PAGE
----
Location: 4 St. Patrick Street, Toronto
A mochi doughnut, for the unaware, is basically a regular doughnut, but with the addition of rice flour. This gives it a delightfully chewy texture that works better than you might expect. Even if you don’t like mochi, it’s worth a shot — the chewiness is definitely there, but it’s not particularly aggressive.
They have nine flavours at Isabella’s; they all looked tasty, but I went with the s’mores (“chocolate, toasted meringue, graham crackers”).
It’s really good. The chocolate glaze has a nice chocolatey flavour that isn’t too sweet, and while the fluffy toasted meringue isn’t super marshmallowy, it’s tasty and complements the chocolate well. I don’t think the graham cracker crumbs made much of a difference, but it’s tasty either way.
As for the doughnut itself, yeah, it’s good. The chewiness is just enough to set it apart from a standard doughnut, but not so much that it feels overwhelming. It’s really satisfying.
Location: 336 Queen Street West, Toronto
Chick-fil-A opened in Toronto a couple of years ago and was immediately greeted with a whole bunch of hype and perpetual lines.
They’ve been here long enough at this point (and have enough locations) that the hype has mostly died down. This is a good thing, because the chicken sandwich here is tasty, but probably not worth lining up for.
You just have to temper your expectations; if you’re comparing it to local joints like the now Michelin-noted (!) Chica’s Chicken, it’s nothing special. But compared to its fast food competition, it’s a solid sandwich (the sandwich here is certainly leagues better than McDonald’s latest chicken creation, the McCrispy).
It’s got a much more subtle crunch than the norm, but it’s nicely seasoned and, on my visit at least, hot from the fryer and nicely juicy.
It’s also a bit unusual in how sparsely topped it is, with just a couple of pickle slices, a buttered bun, and nothing else. But I guess that’s part of its charm, and the chicken is flavourful enough that you don’t really miss the toppings.
Location: 10 Stephanie Street, Toronto
Kome Yogurt is right across the street from the original Mizzica Gelateria & Cafe, which is an unfortunate location; I’ve been intrigued by it for a while, but obviously if I’m in the area my first choice is that amazing gelato, which is some of the best in the city.
But I’ve been to Mizzica a few times now, so sure, why not — let’s yogurt it up.
They actually have a pretty extensive menu, with a couple dozen choices ranging from various fruity options to Asian dessert standbys like red bean and black sesame. The woman behind the counter said that the Purple Kome is one of their most popular choices, so I went with that.
It’s pretty simple — it’s just sweet yogurt blended with purple rice. But sometimes the simplest things are the best.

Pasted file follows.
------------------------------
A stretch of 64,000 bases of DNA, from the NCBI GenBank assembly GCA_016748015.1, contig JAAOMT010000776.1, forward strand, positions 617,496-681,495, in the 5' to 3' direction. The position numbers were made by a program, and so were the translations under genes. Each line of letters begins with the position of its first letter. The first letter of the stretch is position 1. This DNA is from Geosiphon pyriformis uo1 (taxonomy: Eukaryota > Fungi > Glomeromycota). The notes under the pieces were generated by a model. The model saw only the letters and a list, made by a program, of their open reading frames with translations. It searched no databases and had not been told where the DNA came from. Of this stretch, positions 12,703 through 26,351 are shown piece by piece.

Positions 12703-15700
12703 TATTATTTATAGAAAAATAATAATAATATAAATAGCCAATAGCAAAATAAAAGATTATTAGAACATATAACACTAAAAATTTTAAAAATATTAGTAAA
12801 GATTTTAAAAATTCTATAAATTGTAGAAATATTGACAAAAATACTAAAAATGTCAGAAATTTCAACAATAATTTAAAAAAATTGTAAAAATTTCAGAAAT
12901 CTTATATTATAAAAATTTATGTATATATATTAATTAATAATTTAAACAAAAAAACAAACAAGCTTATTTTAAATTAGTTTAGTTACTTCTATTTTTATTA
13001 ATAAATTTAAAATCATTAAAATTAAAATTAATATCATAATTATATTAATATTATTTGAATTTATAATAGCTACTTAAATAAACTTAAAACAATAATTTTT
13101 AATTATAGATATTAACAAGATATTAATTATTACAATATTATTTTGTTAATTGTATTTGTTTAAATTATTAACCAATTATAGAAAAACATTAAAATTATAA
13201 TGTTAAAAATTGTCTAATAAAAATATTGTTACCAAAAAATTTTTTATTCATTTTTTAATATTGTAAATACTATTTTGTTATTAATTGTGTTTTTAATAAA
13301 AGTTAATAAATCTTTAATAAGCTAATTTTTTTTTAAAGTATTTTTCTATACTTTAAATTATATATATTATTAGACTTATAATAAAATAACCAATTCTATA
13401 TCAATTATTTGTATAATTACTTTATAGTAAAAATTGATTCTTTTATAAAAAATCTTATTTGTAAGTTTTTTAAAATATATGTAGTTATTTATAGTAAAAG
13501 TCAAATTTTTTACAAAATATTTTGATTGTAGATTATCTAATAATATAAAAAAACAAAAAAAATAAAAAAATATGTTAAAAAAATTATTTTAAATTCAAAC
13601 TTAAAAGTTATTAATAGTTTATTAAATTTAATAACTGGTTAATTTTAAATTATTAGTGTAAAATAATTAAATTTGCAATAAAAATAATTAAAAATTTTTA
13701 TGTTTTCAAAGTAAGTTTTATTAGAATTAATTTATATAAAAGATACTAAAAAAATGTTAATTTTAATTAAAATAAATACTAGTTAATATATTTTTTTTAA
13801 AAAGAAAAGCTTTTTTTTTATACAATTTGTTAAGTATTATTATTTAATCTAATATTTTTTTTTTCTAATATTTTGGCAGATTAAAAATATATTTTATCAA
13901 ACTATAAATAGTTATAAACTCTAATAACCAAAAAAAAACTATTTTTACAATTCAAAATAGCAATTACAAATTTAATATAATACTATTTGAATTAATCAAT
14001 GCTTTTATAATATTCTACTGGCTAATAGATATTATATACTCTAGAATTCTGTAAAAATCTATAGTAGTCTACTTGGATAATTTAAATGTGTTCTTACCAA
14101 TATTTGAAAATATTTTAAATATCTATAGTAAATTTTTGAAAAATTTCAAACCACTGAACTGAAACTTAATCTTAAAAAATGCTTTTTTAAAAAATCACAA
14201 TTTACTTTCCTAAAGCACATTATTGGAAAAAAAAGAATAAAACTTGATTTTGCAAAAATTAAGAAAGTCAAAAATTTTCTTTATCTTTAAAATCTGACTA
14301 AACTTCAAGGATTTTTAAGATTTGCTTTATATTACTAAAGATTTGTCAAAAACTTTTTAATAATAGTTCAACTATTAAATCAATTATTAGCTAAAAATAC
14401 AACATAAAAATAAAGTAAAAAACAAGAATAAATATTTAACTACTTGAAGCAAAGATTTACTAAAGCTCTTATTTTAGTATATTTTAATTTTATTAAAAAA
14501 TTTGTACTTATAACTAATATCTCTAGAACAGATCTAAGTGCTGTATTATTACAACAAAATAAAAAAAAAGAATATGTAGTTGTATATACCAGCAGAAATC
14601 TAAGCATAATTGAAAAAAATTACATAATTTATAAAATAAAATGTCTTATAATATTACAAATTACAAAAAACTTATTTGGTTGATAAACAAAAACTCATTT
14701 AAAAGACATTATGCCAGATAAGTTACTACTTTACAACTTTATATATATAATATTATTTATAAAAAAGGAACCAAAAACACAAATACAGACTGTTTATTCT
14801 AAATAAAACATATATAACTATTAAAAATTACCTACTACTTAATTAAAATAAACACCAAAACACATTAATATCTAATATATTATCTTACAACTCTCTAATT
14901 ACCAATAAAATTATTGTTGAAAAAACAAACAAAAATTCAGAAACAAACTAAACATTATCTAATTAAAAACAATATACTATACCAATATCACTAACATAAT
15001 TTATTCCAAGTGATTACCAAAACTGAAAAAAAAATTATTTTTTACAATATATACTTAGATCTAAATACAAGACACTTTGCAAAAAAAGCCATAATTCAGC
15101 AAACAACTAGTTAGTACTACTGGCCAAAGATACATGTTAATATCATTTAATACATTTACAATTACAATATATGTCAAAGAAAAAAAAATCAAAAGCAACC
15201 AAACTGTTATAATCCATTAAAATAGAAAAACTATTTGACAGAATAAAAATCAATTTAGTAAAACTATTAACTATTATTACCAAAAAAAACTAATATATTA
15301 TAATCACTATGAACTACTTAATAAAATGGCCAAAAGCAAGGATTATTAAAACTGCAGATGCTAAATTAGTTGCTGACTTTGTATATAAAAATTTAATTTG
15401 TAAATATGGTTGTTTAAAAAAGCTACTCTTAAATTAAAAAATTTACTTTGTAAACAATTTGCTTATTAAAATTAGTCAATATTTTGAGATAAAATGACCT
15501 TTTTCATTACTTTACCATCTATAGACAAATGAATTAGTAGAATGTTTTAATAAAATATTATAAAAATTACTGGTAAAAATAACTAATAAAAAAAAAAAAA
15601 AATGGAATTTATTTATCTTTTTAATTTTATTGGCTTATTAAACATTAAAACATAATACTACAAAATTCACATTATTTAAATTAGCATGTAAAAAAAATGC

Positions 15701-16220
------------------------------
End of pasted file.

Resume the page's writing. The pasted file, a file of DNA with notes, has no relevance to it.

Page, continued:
It actually reminded me a lot of the dessert I recently had at Xe Kem; it’s pretty much the same thing, but in beverage form. There’s a decent amount of chewy rice at the bottom that you suck up with a big straw like bubble tea. It’s like rice pudding, but yogurty and drinkable. It’s quite refreshing.
My only complaint is that it’s probably a touch too sweet; I would have liked the tartness of the yogurt to stand out a bit more. But the sticker on the side of the cup indicated that the sweetness level was standard, which makes me think you can customize the sugar level. I’ll definitely have to do that next time.
Location: 249 Queen Street West, Toronto
Ikkousha Chicken Ramen shocked me. It’s a spin-off of Ikkousha Ramen, which specializes in porky tonkotsu ramen. I like that place a lot, but I find the flavour of the soup to be a bit one-note porky. It’s delicious, but not exactly my favourite ramen in the city.
Ikkousha Chicken Ramen, as you’d probably expect, serves a similar style of ramen, but made with chicken instead of pork.
I ordered the tori paitan ramen with an egg added on (a must). They have lighter choices on the menu, but the tori paitan is basically the chicken version of the signature tonkotsu at the original restaurant.
It’s very, very good. It has really delightful roast chicken flavour; it’s like a soup version of a great roast chicken, with such a rounded chicken flavour that it never feels one-note like the ramen at the original location.
The slices of ultra-tender chicken on top are great, and the egg was perfectly cooked, with a great flavour and a perfectly jammy yolk. The noodles were maybe a touch too soft, but that’s a minor complaint for what is otherwise one of the best bowls of ramen I’ve had in a while.
Location: 445 Adelaide Street West, Toronto
What’s better than a doughnut? A warm, fresh-from-the-fryer doughnut, that’s what.
Outside of a few beverages, Cops does just one thing: Tiny Tom’s-esque mini doughnuts that you can order topped with OG sour cream glaze, cinnamon sugar, or the weekly feature, which was orange sherbet when I visited. I went with an order of six of the feature.
My batch had an unnervingly pale colour, and I thought, uh oh, but maybe they serve a different style of doughnut?
Alas, they do not — the doughnuts were underdone, with an interior that wasn’t quite raw, but that was softer than you’d like.
Still, I didn’t dislike eating them — it’s hard to go wrong with a fresh doughnut, even when it’s not quite fully cooked. The exterior still managed to have a very light crispiness, and while I wish the interior was less mushy and more fluffy, it wasn’t unpleasant to eat.
That’s not to mention the orange sherbet icing, which was fantastic — it had a great balance of sweet and tart, and a nice hit of orange flavour. You could put that on anything and it would be great.